Through his role as a coach, Hood has helped many of his athletes reach the collegiate level. University of South Carolina freshman wide receiver and former player of Hood’s, Craig Adams, credits Hood for helping him become a collegiate football player.

“He helped me make it to the collegiate level by helping me understand the game as a freshman,” Adams said. “I played QB all the way until my junior year and that’s the year that made me a college football player. Coach Hood understood my potential was bigger than being a QB, and he pushed me everyday from working out in the summer to spring. He helped me understand work ethic.” 

Adams played under Hood at Pebblebrook High School, where Hood was awarded 2021 Cobb County Coach of the Year, 2021 Parker Resources Coach of the Week and 2021 Atlanta Falcons Coach of the Week. Hood has coached 42 student-athletes to football scholarships. 

“I enjoyed every moment me and Hood had after the games, during the games, the competition at practice, and our visits,” Adams said. “Hood was a father figure to not only me, but to the rest of my teammates. He understood everyone’s situation and tried to make everyone better as men and football players than they were before we met him. I appreciate him for not letting me quit football and for also making my experience of high school better. He guided me through situations and also gave me advice when I needed it.”

Hood is excited to join the Midtown football team and believes he can foster success here.

“I knew a little bit about the history of [Midtown] before the name change, and I didn’t see why it wouldn’t be possible for the football team to reach the heights that everything else is doing at Midtown, especially with the other sports doing so well, and to say, ‘why not football?’” Hood said. “If you have the right support, which they do have, and the right coach, I feel like we can thrive.”

Athletic Director Blair Barksdale played a big role in the hiring of Hood as the head football coach.

“As the Athletic Director, my role is to bring in head coaches that will help take Midtown to the next level,” Barksdale said. “So, for football, we obviously had an application process, and then myself and Dr. Bockman (Principal Dr. Betsy Bockman) reviewed all the applications, and pulled the ones we wanted to go through the interview process, and that was round one. Then we had a second round of interviews and did our background research, and coach Hood was the best candidate for the job.”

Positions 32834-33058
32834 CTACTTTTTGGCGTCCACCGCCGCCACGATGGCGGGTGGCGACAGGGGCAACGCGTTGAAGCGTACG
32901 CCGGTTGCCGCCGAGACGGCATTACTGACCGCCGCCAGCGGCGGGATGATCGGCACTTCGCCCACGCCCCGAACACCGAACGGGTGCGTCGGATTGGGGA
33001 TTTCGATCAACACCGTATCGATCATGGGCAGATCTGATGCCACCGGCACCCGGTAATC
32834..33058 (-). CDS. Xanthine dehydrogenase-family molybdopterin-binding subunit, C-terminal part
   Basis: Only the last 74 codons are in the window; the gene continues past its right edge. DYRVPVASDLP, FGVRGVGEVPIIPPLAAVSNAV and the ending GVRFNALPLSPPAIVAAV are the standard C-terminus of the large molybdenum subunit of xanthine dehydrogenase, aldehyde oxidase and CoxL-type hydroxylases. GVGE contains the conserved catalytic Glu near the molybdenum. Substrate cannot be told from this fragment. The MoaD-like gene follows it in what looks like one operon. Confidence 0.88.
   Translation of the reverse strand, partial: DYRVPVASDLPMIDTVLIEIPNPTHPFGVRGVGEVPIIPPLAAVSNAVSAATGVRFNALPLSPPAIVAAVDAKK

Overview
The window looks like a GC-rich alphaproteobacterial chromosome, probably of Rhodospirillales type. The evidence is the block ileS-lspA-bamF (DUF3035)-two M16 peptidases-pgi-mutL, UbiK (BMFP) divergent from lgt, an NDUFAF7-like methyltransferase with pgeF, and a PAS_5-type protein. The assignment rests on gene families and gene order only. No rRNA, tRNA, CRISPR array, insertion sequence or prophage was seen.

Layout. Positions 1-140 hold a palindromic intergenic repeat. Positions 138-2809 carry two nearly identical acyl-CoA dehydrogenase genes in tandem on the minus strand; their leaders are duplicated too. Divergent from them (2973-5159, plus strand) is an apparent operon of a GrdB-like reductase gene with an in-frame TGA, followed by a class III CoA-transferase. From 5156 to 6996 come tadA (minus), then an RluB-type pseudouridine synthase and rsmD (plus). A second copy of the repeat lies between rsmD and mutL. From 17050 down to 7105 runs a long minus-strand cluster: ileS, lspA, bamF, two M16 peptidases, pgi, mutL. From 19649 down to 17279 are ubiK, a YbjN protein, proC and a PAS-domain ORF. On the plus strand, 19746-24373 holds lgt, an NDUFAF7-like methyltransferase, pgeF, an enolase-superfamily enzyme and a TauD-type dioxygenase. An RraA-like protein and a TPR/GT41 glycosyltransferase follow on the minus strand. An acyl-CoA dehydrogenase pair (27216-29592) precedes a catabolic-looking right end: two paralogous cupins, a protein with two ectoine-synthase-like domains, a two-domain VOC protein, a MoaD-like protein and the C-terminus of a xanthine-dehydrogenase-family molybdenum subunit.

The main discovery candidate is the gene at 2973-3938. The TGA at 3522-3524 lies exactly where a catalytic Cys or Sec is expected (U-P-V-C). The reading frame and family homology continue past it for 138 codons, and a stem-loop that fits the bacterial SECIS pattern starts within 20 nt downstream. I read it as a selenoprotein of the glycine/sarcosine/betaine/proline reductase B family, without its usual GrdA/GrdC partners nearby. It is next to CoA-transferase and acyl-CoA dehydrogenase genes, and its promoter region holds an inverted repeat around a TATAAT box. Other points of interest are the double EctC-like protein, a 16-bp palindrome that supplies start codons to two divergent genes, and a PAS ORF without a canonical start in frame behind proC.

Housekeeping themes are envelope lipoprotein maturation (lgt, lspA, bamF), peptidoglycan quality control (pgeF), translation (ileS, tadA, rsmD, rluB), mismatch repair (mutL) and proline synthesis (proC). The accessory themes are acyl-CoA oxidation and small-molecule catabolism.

Barksdale said Hood’s experience as a head coach, along with his ability to connect with students, made him a quality candidate.

“One thing we were looking for was head coach experience, and [Hood] had a lot of accolades as a head coach,” Barksdale said. “But his relationship building made him stand out. We had students on the interview panels in both interviews, and the way he interacted with the students, that just really stuck with us.”

Hood values the relationships he has built with his players, and said that his greatest achievements as a coach have been helping his players.

“The past 15 years, everywhere I’ve been, I still have players and former students that look up to me as more than just a coach,” Hood said. “They look at me as a mentor. So, that’s the most rewarding part of just being a coach. It’s just those relationships and those bonds that you have with the players.”

Barksdale believes Hood’s playing history and connections are going to help the team develop, and help the athletes get to the next level.

“Since he has come and started this semester, we have already had, on average, a college coach in here a day, just from his contacts and playing in those arenas,” Barksdale said. “And that was a huge thing, as well, you know, we listened to the players and parents and just having somebody that has those connections I think is really going to help our football players get to the next level.”

Hood believes his background is going to help him connect with the students interested in playing football next year.

“A lot of time when you go into a room, if you don’t have much experience, it’s instant. They want to see what you’ve done before and then they’ll start listening,” Hood said. “With my resume as a player and as a coach, I walk through the door and immediately require attention. So, that’s the first thing, just getting the buy-in. Once guys buy-in, the rest will take care of itself.”

Hood has big aspirations for the football team, and plans to carry them out this upcoming season.

“It’s a game by game approach, and that starts with spring practice, summer workouts, all leading into the fall season,” Hood said. “But I definitely want to start out by just having a winning record, and outside of the winning record, making the playoffs. Hopefully, once we make the playoffs, we can go ahead and get the football program established in the meantime.”

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Ellie Palaian
Ellie Palaian, Sports Managing Editor
Ellie Palaian is a senior and this is her third year on staff for The Southerner. She plays varsity soccer for Midtown High and is excited to write for the paper this year.